Just when you think that everything that could be said about Mallory and Everest along comes Wade Davis who has produced a truly extraordinary book. Into the Silence won the Samuel Johnson prize for Non Fiction in 2012 and it certainly deserved to do so!
Davis has not simply written a book about Everest expeditions, he has asked the question why did people behave as they did? The expeditions came about in the wake of a truly dreadful World War. How did the war experience effect the expeditions and can they help explain the attitudes these mountaineers had to risk?
Into the Silence begins by juxtaposing two events. Firstly, we have Mallory and Irvine setting off on the morning of they fateful climb, the expedition planners looking on with perhaps a sense of inevitability; time was running out in the race to get up to the summit before the Monsoon arrived. At more or less the same time, group was gathered at the top of Great Gable in the Lake District to remember the climbers and members of the Alpine Club who had died dying the great war.
British mountaineering had been decimated during the war and had lost many talented climbers. Those — like Mallory — who survived had witnessed extraordinary suffering and carnage. And, as we now now, many of the strategic planners and commanders never really appreciated the realities of the scale of loss that their tactics led to. During the early stages of the book Davis takes us through — in some detail — the war experience of those who were to become the key actors on Everest through the three expeditions of 1921, 1922 and 1924. This first section is a pretty comprehensive and still shocking description of that war. We also see how the key strategists saw the war, with commanders like General Haig adopting a policy of not visiting the front because it effected his health _ it as Haig who famously asked whether it could really be true that so many men had been lost during the war.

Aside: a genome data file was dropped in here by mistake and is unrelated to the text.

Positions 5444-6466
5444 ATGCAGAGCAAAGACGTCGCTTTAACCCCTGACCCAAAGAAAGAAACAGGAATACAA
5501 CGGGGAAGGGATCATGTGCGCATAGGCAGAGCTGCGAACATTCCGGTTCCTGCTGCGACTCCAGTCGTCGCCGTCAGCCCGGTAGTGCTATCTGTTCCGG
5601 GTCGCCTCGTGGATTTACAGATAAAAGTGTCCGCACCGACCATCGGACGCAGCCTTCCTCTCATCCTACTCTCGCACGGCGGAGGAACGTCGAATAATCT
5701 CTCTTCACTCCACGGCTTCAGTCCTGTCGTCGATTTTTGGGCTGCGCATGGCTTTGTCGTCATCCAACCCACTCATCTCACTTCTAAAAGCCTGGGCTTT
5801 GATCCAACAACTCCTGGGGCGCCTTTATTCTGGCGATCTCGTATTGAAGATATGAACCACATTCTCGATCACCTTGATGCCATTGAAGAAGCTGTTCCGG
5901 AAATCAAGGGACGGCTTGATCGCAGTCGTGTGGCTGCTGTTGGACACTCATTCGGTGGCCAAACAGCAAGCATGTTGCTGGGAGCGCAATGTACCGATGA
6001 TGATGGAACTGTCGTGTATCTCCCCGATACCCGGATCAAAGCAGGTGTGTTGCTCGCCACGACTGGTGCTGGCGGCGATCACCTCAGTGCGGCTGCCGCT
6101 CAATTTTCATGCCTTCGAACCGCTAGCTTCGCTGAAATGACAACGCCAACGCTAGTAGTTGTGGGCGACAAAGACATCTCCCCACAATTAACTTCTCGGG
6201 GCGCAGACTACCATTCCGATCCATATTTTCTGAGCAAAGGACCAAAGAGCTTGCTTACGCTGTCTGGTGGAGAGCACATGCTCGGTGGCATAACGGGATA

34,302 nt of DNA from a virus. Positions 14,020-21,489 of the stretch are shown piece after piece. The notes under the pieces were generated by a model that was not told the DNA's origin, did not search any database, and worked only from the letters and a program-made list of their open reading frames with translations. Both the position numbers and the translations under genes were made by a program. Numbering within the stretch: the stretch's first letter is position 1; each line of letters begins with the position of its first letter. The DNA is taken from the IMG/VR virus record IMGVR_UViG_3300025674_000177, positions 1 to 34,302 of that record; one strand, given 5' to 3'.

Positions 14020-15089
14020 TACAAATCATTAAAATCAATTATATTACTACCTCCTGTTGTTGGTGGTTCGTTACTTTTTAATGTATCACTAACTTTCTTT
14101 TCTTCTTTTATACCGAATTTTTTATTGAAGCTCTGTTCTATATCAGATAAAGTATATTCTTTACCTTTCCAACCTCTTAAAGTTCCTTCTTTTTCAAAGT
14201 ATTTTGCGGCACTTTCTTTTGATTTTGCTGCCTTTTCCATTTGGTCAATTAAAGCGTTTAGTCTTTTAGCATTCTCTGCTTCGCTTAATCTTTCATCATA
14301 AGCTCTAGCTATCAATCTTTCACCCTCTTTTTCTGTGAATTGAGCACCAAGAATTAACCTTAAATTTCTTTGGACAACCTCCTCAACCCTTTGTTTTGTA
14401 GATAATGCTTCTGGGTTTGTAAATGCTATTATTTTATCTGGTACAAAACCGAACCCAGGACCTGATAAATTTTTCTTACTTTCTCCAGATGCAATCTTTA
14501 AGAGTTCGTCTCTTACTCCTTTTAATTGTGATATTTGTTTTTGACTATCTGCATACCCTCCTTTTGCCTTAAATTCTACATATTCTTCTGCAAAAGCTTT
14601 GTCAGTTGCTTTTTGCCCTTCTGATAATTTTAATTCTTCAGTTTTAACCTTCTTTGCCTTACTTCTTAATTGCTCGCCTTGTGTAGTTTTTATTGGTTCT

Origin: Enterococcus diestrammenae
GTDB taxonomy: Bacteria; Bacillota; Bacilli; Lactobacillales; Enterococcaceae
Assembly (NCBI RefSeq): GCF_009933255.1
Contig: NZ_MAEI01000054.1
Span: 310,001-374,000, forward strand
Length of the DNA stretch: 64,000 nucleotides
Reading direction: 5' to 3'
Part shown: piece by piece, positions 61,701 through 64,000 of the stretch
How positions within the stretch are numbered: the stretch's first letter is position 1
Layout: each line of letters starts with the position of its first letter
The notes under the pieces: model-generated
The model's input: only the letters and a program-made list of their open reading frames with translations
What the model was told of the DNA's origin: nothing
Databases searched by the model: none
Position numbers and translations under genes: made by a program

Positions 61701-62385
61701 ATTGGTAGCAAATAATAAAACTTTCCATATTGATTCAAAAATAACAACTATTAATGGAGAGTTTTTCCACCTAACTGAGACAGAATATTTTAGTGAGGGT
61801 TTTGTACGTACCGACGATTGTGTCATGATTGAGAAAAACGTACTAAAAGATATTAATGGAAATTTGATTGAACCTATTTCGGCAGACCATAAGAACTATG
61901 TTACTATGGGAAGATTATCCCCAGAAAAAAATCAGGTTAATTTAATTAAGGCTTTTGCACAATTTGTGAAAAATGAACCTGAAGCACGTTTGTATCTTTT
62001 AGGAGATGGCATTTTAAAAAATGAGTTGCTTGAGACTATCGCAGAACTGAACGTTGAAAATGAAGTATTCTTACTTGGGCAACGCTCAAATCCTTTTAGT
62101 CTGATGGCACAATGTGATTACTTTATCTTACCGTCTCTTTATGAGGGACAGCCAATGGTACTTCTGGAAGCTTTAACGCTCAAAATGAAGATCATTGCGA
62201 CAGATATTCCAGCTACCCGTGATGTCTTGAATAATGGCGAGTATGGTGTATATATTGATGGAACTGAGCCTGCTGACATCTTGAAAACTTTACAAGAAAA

It is clear that this British approach to the war, and the split of experiences, was replicated in the expedition planning. In simple terms (mine) those planing the expedition int he Alpine Club and the Royal Geographical Society had little experience of the horrors of war and of danger. Theirs was a world of honour and endeavour based almost on chivalry.
Davis takes his time to set the scene properly; then he moves on the expeditions themselves.
In 1921 a survey mission left for the Himalaya under the command of Charles Howard Bury but although only a reconnaissance mission Mallory (first amongst then natural climbers) always hoped for a crack at the top. Mallory himself was a comfortably off if not wealthy school teacher, unhappy with his job and work. Even though Mallory’s experiences of the War were horrific we can see some of Britain’s history reflected rather unhelpfully in his views. Arguably, one of the heroes of this expedition was the Canadian climber and surveyor Oliver Wheeler. Wheeler was not only strong climber but someone skilled in the new Canadian skill of map mapping from photographs, which involved the carrying of less equipment. During the 1921 expedition Wheeler and his small team of Sherpas spent longer at high altitude than other members of the expedition. It was Wheeler who observed the rout that would be the key to finding a route to the top of the mountain. Mallory was dismissive of Wheeler’s work even failing to acknowledge its significance in official reports. As he wrote to his wife Ruth, he simply didn’t rate Canadians!
The expedition in 1922 aimed to get to the summit. Those such as Mallory who signed on again effectively had less than half a year with family and friends before going out again. Wheeler was not to go on this mission although the nature of his survey work ventrally found him to be head of the Indian Survey.